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October 18, 2010

Majd Reflects on Civil Rights, Sanctions and the Iranian Challenge for Democracy


Washington, DC – Hooman Majd describes his new book, The Ayatollah’s Democracy: An Iranian Challenge, as not an academic piece, but rather a play that describes what happened in the 2009 election crisis and reveals the perspectives of top government officials and members of the opposition in the weeks and months that unfolded after June 12.

Majd, who previously authored “The Ayatollah Begs to Differ,” similarly wrote his new book based on firsthand accounts from his travels in Iran. Speaking at the New America Foundation on Thursday, he explained why he was one of the first commentators to publicly call the Green Movement a “civil rights movement” rather than a “revolution.”

Calling the movement a “revolution,” Majd says, “plays right into the hardliners in Iran who want to portray the Green Movement leaders and the Green Movement itself as a revolution, as sedition.” Majd stressed that “the ultimate conclusion from 2009 is that we made a lot of mistakes on the outside, in terms of our analysis, our thoughts; in what we were thinking was happening in Iran. And as such, we harmed, in my opinion, the so-called ‘Green Movement’.”

When the topic of sanctions was brought up, Majd assessed that the Iranian government has proved relatively impervious to the “threats” of the past 30 years. Though the recent sanctions may hurt the government, he said, they will not bring the government’s downfall and will not change Tehran’s foreign policy. Iran may become even more radical, especially if military action is taken against the country.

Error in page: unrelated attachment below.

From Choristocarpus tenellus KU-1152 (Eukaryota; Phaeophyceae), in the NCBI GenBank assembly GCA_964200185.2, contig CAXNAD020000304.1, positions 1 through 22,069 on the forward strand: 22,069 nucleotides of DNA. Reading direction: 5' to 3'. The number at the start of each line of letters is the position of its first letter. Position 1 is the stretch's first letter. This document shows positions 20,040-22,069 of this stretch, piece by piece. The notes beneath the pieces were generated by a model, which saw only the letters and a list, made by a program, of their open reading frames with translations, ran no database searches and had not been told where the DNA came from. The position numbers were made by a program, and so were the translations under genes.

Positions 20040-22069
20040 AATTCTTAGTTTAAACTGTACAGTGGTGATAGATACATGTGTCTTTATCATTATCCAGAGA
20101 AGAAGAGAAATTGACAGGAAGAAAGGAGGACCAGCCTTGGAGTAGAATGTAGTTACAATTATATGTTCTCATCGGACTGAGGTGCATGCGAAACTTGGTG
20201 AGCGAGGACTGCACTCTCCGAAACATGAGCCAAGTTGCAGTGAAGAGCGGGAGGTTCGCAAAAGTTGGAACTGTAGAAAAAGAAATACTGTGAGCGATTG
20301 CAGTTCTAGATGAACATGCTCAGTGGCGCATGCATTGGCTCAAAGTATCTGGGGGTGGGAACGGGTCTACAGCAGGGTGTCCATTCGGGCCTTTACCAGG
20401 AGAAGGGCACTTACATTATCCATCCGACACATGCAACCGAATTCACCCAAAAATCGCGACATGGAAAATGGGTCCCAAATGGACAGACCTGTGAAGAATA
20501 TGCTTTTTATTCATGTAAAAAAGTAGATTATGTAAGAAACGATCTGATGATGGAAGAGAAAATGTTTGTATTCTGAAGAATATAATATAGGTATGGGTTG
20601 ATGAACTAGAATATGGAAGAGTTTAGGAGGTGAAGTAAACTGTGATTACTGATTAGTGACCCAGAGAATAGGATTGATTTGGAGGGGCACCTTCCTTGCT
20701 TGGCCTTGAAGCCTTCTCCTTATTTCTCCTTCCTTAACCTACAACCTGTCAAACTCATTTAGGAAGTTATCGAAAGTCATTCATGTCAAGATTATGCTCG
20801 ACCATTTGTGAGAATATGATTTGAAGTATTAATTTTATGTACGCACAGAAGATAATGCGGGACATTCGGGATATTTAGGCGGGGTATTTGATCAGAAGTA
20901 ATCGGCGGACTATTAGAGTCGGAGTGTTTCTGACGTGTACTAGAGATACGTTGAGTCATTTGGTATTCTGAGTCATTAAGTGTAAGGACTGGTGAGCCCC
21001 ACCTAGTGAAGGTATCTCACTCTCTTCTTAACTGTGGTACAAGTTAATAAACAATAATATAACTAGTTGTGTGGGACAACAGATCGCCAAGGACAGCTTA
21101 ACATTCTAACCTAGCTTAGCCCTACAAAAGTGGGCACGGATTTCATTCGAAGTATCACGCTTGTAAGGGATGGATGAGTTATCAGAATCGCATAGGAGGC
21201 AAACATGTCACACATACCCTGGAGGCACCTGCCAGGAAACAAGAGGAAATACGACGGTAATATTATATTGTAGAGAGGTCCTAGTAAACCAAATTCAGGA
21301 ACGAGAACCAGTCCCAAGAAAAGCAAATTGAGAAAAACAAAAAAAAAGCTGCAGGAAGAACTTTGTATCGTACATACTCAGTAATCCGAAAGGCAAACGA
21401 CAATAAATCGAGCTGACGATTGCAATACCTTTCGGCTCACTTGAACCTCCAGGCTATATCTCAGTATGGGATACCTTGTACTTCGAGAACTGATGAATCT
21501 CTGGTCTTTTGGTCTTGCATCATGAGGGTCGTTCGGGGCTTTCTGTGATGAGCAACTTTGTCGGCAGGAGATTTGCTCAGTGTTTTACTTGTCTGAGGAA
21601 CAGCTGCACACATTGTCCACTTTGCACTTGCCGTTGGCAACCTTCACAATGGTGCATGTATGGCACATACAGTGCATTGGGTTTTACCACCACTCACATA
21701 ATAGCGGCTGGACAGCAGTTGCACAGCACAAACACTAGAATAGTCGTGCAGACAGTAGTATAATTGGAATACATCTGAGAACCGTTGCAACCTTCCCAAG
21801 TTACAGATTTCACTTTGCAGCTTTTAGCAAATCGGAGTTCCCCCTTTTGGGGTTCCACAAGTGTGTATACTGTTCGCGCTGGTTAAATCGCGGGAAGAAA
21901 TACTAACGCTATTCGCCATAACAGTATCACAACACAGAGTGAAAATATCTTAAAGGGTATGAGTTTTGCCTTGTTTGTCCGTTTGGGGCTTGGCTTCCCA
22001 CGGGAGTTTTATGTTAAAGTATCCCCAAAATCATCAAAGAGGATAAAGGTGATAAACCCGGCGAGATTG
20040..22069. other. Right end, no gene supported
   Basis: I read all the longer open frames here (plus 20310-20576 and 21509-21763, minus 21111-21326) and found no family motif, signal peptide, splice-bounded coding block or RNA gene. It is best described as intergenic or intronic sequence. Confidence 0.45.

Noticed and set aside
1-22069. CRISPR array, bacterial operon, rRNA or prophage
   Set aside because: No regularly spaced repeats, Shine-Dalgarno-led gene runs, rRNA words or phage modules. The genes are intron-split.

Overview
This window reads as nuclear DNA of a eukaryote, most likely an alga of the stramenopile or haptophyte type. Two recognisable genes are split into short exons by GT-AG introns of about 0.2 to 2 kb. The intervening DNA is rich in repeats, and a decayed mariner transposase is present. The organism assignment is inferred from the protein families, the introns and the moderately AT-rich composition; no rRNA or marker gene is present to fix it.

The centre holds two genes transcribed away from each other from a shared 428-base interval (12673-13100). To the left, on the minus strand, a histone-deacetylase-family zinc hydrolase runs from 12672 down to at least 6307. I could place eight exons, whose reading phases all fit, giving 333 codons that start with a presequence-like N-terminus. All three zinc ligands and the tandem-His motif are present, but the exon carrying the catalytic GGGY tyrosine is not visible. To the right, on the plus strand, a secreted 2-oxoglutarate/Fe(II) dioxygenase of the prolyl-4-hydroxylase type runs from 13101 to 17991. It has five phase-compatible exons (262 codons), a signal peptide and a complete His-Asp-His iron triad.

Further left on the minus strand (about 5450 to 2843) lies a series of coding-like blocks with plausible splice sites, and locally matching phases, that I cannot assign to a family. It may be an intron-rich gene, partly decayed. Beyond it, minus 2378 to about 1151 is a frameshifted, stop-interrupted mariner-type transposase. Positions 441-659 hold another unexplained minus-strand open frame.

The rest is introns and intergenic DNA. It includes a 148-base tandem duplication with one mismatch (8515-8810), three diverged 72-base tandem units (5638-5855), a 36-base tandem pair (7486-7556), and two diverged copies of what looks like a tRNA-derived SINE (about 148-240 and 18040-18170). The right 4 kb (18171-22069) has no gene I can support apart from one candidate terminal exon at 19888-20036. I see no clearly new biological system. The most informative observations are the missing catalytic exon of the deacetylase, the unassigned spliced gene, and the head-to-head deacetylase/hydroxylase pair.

Majd emphasized that the future of the green movement depends on the release of foreign pressure. “The Green Movement has recognized that as long as there are external issues, it’s going to be very hard to focus on civil rights and to even fight for their rights. It’s hard to even criticize the government on their economy,” Majd explained. If nuclear pressure, sanctions, and support of Hamas and Hezbollah were resolved, this would allow for Iranian domestic issues to be confronted and more light would be shed on the green civil rights movement. Majd stressed that the people’s voice can be heard “if you take away that distraction which the government can use, saying ‘we’re under threat, we may be bombed, we have to unify, we can’t have internal dissent’. Because if you think you’re under attack, there is a good chance people are going to unify.”

The future of the Green Movement is unknown, says Majd. Through his observations on the ground in Iran, he said it seems most people spend less time thinking about the Green Movement and more time thinking about jobs and how to provide money for their living. “The Green Movement is still alive, and the leaders are still working to make their civil rights heard, but they are working in ways that are not obvious to the media or government.”

When explaining the title of his book, Majd stated that “it’s hard to say what an Islamic democracy is, because even inside Iran, even among the ayatollahs, they can’t agree what an Islamic democracy is…but what most Iranians agree on is that they will have a democracy in the future and it will have an Islamic veneer.” He explains further that “it is impossible not to have an Islamic veneer, in the same way that there is a Judeo-Christian veneer in our democracy.”

“When I wrote this book, I was thinking it was important for Americans to understand the political culture of Iran, which is very complex,” explained Majd. “I have always felt it’s not my place to be activist, but it’s my place to observe. I also try to talk to all kinds of people, not just supporters of the system or just opponents of the system, but all kinds of people.”




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